I am now reading: "Loving Across the Color Line: A White Adoptive Mother Learns about Race" by Sharon E. Rush, an adoptive mom of an African-American girl.
So far, it's a good read.
While I dont believe that all learning must be done from books... I do believe in learning from others' experiences...and I do believe there are those out there that do this research and such for us to learn from. Combined with other things like, living experiences, talking with others, and immersing ourselves in different groups, I believe that reading books such as these help me to help my kids navigate these things.
Just some of my Deep Thoughts on a Sunday night....

6 comments:

Kerri said...

Thank you for this! I think you are so right. I'm familiar with the first two books but the third one is new to me. I'll have to check it out.

We did have one experience a few weeks ago where a kid told Medina she didn't like brown people (we use that term too). I found it interesting that Medina's response was, "that means she doesn't like my mom or any of my family." Not "she doesn't like me." She was much more concerned her family. I have a feeling that now that we have some answers about her adoption, which has occupied so much of her thoughts until now, race will start to become more of an issue for her.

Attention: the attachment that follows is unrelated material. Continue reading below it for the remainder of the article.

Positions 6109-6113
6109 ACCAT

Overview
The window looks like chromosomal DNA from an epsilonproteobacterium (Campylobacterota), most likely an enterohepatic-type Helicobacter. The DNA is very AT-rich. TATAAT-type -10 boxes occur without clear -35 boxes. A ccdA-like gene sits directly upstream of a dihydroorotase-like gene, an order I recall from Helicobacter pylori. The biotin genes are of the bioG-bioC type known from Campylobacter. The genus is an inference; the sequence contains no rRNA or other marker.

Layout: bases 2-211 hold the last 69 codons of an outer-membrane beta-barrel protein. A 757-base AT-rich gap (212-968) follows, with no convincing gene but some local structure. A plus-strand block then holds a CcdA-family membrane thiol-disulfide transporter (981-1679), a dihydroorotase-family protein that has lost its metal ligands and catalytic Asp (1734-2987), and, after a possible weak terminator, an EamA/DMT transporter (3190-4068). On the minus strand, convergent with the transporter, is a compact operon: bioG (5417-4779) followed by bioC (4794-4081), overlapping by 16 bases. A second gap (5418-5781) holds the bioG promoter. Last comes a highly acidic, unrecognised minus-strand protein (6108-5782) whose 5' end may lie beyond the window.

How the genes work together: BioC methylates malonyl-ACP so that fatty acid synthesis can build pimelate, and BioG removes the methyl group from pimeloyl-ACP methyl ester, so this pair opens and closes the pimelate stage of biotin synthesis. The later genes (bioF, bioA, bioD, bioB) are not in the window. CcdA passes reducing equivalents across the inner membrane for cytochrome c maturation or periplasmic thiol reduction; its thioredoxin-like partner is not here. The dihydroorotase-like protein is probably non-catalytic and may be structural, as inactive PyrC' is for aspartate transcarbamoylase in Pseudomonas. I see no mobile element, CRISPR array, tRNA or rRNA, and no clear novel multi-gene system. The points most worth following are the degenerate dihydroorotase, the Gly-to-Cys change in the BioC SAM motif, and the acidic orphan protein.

Rhonda said...

Great post and I so agree with learning and teaching through books. I want to make sure we are always able to find/answer and have our children understand why their brothers are white and they are brown. Katie has already made comments about her hair and mine are both "black" which they are! Will definitely check into those books as I have quite a few but not those. Thanks so much. Rhonda

mom2joelito said...

Several months ago Danny and I had a discussion about brown people and white people, and he, too, was seeing himself as white. I guess it's an effort to be like the people they love! I just assured him that he was brown and beautiful, and I loved him that way. I'm sure we'll have many discussions to come!

mom2joelito said...

Several months ago Danny and I had a discussion about brown people and white people, and he, too, was seeing himself as white. I guess it's an effort to be like the people they love! I just assured him that he was brown and beautiful, and I loved him that way. I'm sure we'll have many discussions to come!

mom2joelito said...

Several months ago Danny and I had a discussion about brown people and white people, and he, too, was seeing himself as white. I guess it's an effort to be like the people they love! I just assured him that he was brown and beautiful, and I loved him that way. I'm sure we'll have many discussions to come!

mom2joelito said...

Sorry my comment came out 3 times! I don't know how that happened!